Marijuana is the most widely used illegal substance. About 15 million Americans smoke it, and police make nearly 700,000 pot-related arrests each year, accounting for nearly half of all drug arrests.
The $35 billion-a-year war on drugs has turned largely into a war on marijuana, and a losing war at that. Pot isn't harmless, but shouldn't law enforcement focus more of its resources on hard drugs — cocaine, heroin and methamphetamines — that are associated with violence and devastated lives?
According to a new study by The Sentencing Project, a liberal research group that favors alternatives to incarceration:
â€¢ Marijuana arrests increased 113% from 1990 through 2002, while arrests for all other drugs rose just 10%.
â€¢ Four of five marijuana arrests are for possession, not dealing.
The theory behind the war on drugs is that enough arrests will curtail both supply and demand. But the impact of increased marijuana arrests appears negligible. According to private and government studies, overall marijuana use is the same as it was in 1990, while daily use by high school seniors has nearly tripled, from 2.2% to 6%. Since 1992, the inflation-adjusted price of pot has fallen about 16% while potency has doubled, the studies show.
So the intensified crackdown has coincided with cheaper, stronger pot that's readily available. Law enforcement's efforts to arrest marijuana smokers are diverting resources from combating other crimes and those who traffic in hard drugs.
Few people arrested for possessing marijuana serve jail time, but the consequences they face are severe. They may not qualify for federal student loans or entry to public housing, may lose the right to vote, and face a job market with criminal records they must report to potential employers.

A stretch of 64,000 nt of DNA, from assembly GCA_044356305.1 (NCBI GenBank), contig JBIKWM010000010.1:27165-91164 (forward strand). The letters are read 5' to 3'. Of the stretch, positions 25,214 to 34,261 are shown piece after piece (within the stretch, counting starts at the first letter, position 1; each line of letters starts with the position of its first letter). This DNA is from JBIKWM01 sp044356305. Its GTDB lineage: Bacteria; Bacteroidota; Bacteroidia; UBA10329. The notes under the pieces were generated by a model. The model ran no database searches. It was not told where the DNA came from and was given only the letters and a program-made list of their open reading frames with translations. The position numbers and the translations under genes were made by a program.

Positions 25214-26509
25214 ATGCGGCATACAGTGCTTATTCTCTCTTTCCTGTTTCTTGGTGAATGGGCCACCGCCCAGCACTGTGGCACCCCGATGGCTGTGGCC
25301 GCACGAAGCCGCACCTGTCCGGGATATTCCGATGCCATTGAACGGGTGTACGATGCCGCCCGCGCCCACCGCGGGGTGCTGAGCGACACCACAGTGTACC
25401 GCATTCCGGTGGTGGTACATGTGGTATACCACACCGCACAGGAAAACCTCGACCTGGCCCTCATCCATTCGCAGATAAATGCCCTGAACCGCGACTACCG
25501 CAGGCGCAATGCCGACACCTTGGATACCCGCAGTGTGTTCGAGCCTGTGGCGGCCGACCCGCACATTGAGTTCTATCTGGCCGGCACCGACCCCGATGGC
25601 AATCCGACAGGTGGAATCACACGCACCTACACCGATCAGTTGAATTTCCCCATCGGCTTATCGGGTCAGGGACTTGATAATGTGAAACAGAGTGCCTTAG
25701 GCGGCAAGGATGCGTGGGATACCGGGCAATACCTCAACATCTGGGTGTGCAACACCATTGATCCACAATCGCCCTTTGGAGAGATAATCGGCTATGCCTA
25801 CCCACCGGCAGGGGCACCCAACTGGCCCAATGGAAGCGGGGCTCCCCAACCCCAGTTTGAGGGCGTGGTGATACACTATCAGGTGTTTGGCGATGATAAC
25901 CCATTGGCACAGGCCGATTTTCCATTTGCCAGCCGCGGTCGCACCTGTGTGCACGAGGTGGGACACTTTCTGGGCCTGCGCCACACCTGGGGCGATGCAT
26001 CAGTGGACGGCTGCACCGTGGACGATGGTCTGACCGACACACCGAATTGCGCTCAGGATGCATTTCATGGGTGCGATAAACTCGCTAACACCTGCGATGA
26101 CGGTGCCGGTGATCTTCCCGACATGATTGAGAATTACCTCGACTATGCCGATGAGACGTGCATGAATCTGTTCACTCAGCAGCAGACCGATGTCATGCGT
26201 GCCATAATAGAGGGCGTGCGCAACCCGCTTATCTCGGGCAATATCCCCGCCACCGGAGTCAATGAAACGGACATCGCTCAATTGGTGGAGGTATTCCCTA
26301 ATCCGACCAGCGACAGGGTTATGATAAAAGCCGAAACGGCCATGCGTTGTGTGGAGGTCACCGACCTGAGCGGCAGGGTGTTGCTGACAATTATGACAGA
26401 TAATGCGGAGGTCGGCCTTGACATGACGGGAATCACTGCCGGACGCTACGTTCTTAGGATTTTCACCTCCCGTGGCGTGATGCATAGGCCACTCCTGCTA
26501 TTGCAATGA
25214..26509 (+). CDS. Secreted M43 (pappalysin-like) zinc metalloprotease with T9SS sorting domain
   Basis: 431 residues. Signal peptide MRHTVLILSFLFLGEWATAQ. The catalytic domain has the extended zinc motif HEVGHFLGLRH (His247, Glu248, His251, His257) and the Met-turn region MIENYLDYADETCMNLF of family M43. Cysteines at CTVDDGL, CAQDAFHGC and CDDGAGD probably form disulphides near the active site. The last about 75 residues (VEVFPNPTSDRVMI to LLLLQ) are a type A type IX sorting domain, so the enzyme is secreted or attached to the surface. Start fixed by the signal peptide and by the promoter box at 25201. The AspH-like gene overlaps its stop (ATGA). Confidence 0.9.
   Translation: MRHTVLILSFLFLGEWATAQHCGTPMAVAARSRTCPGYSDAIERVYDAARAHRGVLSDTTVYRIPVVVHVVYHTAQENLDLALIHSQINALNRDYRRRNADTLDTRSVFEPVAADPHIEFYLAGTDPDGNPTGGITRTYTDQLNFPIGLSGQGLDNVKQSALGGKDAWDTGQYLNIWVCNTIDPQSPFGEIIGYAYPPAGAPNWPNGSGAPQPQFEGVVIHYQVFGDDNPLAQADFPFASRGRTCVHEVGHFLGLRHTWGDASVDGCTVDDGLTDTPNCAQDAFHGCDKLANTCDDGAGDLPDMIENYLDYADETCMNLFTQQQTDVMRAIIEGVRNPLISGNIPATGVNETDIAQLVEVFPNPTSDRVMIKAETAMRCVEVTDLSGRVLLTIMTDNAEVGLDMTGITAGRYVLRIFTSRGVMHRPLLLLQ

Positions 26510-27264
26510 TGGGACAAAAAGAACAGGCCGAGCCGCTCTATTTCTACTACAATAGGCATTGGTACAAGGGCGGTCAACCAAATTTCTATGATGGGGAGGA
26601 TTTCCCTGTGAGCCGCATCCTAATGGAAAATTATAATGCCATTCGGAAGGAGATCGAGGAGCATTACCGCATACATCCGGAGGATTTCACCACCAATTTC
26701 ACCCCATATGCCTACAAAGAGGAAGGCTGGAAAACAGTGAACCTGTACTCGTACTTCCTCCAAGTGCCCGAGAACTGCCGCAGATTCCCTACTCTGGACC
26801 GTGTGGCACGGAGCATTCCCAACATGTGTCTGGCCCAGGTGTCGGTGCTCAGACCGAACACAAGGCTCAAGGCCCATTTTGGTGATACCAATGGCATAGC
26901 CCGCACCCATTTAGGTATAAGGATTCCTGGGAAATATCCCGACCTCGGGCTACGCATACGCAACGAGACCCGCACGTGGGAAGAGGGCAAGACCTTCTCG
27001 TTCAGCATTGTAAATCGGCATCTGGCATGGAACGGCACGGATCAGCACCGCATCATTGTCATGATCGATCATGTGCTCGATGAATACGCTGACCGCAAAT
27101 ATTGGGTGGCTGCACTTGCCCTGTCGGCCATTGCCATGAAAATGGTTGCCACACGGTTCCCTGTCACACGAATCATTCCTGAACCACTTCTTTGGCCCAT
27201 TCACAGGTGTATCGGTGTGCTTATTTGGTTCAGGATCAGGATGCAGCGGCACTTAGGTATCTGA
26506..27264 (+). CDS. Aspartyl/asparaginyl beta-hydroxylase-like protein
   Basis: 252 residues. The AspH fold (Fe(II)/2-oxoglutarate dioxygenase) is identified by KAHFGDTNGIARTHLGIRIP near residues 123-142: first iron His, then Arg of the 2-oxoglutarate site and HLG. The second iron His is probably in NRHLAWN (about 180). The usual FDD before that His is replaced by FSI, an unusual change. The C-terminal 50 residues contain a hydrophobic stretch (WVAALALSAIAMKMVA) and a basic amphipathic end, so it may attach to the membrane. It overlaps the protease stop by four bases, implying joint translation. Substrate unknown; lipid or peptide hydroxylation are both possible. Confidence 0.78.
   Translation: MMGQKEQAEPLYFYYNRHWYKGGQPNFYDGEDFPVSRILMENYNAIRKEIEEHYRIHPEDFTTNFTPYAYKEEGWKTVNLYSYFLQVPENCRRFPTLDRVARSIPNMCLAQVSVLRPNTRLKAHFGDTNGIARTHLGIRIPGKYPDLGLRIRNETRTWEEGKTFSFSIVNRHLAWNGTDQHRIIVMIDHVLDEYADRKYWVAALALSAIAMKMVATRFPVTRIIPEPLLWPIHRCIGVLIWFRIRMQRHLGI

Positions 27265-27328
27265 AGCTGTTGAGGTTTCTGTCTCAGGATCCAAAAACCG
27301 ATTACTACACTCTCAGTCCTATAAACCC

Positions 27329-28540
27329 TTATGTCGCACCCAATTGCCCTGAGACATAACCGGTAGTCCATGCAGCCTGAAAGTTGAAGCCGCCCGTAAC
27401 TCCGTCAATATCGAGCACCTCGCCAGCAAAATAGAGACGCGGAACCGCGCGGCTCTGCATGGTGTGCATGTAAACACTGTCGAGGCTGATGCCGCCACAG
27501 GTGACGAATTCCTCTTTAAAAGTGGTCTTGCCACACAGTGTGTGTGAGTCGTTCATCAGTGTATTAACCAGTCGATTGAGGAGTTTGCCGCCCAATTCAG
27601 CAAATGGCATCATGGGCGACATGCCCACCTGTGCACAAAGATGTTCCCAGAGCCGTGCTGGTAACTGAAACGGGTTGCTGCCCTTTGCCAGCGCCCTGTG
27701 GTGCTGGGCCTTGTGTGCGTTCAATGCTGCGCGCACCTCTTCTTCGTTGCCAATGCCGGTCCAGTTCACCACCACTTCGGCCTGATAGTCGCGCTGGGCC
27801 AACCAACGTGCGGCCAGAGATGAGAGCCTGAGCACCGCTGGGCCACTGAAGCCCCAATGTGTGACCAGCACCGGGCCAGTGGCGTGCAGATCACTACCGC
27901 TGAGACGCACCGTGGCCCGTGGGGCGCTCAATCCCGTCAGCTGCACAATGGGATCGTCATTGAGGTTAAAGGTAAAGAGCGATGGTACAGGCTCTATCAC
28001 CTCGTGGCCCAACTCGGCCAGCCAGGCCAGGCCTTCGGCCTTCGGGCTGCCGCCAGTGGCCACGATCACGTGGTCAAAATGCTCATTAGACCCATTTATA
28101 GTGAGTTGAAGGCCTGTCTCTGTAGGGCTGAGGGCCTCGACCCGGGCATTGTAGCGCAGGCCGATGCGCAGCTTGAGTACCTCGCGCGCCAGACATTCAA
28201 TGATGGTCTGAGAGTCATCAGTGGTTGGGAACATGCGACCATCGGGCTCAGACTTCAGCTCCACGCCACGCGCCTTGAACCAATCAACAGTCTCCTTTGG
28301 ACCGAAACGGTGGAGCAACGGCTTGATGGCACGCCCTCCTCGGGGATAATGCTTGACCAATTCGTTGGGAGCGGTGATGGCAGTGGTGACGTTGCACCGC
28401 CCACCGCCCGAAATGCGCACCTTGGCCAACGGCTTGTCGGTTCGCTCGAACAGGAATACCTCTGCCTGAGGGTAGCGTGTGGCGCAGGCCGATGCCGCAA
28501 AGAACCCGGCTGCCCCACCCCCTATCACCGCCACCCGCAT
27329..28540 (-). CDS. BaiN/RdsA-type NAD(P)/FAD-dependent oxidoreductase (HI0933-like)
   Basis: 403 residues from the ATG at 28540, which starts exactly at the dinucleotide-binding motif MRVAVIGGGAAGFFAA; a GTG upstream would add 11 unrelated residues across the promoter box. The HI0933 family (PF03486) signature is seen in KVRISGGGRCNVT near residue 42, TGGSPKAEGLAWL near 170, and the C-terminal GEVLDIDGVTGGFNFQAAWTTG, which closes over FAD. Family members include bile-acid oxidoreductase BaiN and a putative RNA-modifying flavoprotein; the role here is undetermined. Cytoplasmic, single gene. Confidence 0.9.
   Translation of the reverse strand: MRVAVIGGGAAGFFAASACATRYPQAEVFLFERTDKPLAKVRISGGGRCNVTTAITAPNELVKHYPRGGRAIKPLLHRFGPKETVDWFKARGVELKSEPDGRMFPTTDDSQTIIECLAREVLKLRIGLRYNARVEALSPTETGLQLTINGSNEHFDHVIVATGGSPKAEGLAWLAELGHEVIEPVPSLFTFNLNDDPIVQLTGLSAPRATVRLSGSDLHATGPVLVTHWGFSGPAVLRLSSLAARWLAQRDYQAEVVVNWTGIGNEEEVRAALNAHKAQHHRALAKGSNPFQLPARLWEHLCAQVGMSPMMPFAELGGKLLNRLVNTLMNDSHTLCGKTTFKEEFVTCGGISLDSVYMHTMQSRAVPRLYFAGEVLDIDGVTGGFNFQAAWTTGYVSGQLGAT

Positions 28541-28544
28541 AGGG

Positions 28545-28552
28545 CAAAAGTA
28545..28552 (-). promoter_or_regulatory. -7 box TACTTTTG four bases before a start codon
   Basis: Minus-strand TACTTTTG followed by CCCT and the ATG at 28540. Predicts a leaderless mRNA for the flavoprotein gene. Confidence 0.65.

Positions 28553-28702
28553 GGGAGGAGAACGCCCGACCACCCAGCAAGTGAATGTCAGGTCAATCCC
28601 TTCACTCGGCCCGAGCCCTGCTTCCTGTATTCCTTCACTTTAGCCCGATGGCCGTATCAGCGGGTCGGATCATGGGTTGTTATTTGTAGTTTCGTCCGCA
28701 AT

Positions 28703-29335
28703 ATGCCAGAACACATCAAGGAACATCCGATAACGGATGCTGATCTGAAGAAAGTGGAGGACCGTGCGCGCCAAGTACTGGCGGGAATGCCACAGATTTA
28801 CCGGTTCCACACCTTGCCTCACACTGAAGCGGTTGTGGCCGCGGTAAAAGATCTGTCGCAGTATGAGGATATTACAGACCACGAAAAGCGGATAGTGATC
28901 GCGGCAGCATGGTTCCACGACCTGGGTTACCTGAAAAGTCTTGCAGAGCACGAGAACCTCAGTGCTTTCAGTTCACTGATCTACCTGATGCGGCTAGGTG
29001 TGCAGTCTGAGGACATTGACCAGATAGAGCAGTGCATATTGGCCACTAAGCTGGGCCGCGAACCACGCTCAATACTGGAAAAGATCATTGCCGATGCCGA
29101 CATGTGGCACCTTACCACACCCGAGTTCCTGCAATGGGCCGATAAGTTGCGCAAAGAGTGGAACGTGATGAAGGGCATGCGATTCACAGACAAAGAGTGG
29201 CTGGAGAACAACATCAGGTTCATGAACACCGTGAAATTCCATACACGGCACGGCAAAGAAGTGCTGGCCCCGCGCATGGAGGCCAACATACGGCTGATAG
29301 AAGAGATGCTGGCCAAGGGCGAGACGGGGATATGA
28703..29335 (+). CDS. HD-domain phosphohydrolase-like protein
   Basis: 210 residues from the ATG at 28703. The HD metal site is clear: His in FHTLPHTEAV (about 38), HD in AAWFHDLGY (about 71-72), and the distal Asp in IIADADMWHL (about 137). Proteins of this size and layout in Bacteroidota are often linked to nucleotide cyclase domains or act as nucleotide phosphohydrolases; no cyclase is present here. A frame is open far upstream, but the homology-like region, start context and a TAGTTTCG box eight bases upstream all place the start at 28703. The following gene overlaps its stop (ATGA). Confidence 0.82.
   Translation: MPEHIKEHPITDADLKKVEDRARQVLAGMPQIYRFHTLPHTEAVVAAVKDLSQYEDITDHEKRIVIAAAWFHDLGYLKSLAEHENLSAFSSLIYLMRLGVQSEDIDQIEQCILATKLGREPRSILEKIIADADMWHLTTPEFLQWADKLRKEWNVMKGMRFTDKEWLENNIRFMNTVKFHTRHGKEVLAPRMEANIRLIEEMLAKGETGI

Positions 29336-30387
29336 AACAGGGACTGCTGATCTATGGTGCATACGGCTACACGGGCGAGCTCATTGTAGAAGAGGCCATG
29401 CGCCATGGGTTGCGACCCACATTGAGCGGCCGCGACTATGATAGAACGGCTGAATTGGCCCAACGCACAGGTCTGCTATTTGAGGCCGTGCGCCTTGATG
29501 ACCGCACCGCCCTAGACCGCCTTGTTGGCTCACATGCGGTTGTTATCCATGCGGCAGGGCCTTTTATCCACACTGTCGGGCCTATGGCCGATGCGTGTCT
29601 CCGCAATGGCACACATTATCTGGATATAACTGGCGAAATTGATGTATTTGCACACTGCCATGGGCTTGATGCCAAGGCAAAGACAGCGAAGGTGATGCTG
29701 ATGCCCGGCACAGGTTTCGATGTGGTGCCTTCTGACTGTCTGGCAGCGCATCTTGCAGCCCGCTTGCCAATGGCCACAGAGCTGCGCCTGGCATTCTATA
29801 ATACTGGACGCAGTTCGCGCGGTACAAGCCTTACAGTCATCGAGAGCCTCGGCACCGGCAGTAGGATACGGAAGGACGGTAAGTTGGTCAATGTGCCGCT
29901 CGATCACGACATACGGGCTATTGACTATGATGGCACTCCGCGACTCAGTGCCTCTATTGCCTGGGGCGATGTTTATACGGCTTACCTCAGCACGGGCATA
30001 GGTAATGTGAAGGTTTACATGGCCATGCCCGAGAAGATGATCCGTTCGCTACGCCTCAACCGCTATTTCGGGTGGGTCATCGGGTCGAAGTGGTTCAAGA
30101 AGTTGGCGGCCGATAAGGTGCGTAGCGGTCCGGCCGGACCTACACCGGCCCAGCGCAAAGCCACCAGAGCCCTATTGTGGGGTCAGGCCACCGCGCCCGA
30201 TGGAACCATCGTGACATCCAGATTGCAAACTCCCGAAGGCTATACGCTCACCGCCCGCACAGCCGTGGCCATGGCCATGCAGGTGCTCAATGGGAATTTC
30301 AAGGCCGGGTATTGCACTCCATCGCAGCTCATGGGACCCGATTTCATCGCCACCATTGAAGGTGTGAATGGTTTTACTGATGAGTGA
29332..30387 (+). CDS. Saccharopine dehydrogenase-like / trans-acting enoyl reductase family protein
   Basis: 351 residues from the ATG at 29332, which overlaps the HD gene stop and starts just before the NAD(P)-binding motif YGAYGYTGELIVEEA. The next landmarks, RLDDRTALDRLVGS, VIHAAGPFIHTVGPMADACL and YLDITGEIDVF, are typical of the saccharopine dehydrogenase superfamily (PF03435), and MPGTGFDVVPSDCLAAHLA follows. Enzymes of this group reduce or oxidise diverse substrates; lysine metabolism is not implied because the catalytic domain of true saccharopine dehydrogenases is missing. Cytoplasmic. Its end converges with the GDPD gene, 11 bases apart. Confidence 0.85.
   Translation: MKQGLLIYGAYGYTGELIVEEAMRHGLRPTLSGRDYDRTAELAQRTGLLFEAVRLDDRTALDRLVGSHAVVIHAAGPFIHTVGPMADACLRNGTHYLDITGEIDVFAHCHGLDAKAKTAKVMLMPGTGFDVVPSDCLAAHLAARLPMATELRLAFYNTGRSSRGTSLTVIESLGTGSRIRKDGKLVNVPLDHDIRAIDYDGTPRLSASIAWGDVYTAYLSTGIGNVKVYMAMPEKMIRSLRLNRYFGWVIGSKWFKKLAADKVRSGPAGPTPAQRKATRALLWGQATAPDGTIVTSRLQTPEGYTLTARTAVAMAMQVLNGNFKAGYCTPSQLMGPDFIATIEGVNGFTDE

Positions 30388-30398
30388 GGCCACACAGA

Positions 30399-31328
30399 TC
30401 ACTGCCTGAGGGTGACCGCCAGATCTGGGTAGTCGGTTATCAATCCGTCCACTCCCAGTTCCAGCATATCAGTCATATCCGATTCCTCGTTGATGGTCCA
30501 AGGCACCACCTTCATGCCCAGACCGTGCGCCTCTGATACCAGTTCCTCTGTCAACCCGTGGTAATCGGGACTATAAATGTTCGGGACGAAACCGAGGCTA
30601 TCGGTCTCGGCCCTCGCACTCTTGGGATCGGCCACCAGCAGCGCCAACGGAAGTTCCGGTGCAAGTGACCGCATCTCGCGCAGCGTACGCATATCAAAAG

The drug war against low-level users also sparks resentment against police, particularly in the minority community. African-Americans represent 14% of marijuana users but account for 30% of arrests, The Sentencing Project study found.
The get-tough approach is showing cracks both at home and abroad. Twelve states have some form of decriminalization or reduced sentences. Great Britain, Canada and Russia have decriminalized possession of small amounts of the drug.
Today's more potent marijuana carries substantial health and social risks. It can lead to depression, thoughts of suicide and schizophrenia, especially among teens, according to government research. Its use should be discouraged. But it's a smoke screen to suggest that rising arrest numbers show the war on drugs is working. It's time for a serious debate on whether massive arrests of low-level users are worth the cost or having any benefit.